Anonymous
Anonymous asked in Science & MathematicsPhysics · 4 weeks ago

# physics is killing me helppppp?

On your first trip to Planet X you happen to take along a 265 g mass, a 40-cm-long spring, a meter stick, and a stopwatch. You're curious about the acceleration due to gravity on Planet X, where ordinary tasks seem easier than on earth, but you can't find this information in your Visitor's Guide. One night you suspend the spring from the ceiling in your room and hang the mass from it. You find that the mass stretches the spring by 25.4 cm . You then pull the mass down 7.80 cm and release it. With the stopwatch you find that 10.0 oscillations take 14.9 s .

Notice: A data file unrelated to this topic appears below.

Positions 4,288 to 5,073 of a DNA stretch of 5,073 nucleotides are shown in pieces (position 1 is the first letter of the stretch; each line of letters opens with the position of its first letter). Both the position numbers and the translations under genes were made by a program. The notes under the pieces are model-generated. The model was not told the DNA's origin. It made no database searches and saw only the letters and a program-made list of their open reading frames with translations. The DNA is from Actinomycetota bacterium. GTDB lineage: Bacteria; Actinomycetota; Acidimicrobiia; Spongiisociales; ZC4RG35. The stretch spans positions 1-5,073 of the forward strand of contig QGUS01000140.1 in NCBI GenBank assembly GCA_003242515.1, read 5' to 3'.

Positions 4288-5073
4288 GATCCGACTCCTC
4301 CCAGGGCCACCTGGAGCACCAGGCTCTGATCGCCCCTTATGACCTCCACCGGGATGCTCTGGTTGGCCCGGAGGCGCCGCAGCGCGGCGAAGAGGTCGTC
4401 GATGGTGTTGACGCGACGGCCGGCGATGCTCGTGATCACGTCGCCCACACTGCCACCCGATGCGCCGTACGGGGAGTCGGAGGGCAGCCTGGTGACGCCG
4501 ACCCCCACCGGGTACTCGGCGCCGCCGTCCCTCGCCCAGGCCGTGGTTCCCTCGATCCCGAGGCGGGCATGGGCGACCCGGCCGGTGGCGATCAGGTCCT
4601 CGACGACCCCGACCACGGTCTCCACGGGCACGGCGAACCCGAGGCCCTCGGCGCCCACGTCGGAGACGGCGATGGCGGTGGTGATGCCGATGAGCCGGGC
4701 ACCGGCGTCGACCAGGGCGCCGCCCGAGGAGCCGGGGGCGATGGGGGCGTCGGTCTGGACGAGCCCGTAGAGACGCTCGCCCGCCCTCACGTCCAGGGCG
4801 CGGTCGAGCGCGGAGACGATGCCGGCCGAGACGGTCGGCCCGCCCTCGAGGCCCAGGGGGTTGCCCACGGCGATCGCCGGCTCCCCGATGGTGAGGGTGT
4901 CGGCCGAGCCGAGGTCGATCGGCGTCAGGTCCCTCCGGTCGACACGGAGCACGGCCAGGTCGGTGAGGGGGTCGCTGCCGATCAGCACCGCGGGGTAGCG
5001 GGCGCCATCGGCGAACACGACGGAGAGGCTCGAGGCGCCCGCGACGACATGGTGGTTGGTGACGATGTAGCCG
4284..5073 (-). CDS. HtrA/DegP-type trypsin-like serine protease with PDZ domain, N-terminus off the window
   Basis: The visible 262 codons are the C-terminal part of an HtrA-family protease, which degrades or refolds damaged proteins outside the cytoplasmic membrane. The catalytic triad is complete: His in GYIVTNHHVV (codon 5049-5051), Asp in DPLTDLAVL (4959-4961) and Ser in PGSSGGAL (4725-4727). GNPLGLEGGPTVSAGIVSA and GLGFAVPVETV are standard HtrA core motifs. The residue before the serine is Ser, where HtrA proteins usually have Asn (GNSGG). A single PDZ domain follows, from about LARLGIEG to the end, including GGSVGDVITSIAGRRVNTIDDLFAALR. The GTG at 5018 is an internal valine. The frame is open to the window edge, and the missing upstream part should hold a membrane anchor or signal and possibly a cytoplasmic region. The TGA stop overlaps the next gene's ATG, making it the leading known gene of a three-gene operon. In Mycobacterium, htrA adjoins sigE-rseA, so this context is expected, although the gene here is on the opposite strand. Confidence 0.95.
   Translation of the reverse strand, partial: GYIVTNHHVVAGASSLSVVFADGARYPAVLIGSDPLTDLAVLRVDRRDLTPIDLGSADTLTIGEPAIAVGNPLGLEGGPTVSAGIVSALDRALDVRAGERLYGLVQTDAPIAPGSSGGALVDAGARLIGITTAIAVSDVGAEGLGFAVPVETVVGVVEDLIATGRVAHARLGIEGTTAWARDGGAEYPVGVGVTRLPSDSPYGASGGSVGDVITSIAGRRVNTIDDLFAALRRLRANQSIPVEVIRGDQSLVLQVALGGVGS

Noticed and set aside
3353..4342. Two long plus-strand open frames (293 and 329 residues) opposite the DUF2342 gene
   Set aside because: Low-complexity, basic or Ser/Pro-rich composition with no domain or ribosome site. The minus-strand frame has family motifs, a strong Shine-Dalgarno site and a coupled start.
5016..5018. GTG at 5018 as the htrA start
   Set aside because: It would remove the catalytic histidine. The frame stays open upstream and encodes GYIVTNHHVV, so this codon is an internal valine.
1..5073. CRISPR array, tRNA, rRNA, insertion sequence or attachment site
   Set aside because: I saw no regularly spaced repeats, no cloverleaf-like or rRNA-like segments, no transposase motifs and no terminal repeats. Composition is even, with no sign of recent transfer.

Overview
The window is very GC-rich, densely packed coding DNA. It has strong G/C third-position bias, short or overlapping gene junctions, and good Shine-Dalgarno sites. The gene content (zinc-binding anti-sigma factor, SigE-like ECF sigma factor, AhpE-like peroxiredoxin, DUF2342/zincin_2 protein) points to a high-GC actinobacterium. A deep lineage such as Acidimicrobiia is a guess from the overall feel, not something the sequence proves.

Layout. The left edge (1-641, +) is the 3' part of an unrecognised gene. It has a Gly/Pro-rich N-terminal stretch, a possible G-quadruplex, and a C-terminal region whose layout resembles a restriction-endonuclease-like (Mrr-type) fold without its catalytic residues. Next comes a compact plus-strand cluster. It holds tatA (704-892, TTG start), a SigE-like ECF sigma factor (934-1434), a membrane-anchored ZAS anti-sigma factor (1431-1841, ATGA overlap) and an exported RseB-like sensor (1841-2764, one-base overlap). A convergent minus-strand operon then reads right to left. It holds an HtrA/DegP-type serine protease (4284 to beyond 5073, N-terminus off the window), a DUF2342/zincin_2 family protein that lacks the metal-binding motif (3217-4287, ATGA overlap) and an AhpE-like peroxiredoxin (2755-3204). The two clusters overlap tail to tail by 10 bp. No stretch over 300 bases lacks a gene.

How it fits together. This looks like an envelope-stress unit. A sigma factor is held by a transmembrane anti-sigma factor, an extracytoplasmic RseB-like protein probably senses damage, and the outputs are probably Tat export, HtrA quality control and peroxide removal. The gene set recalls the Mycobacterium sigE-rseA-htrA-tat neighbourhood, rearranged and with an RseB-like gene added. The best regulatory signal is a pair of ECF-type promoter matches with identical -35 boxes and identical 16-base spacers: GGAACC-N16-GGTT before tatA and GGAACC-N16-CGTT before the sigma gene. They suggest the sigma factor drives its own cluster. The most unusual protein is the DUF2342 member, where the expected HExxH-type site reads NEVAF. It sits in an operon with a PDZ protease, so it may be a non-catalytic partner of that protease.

Can you now satisfy your curiosity? (Looking for g, in m/s^2)

Relevance
• Springs and weight

k = F/d

k is spring constant in N/m

F is force and d is deflection

265 g = 0.256 kg, has a weight of mg = 0.265g

where g is the unknown

k = 0.265g/d = 0.265g/0.254 = 1.043g

10.0 oscillations take 14.9 s

f = 10/14.9 = 0.671 Hz

f = (1/2π)√(k/M)

0.671= (1/2π)√(1.043g/0.256)

√(1.043g/0.256) = 4.217

1.043g/0.256 = 17.78

g = 4.36 m/s²

ω = √(k/M)

f = (1/2π)√(k/M)

ω is angular frequency of bounce

k is spring constant in N/m

M is mass in kg

ω = 2πf

• Anonymous
4 weeks ago

With your math skills, you would never be picked for a space trip.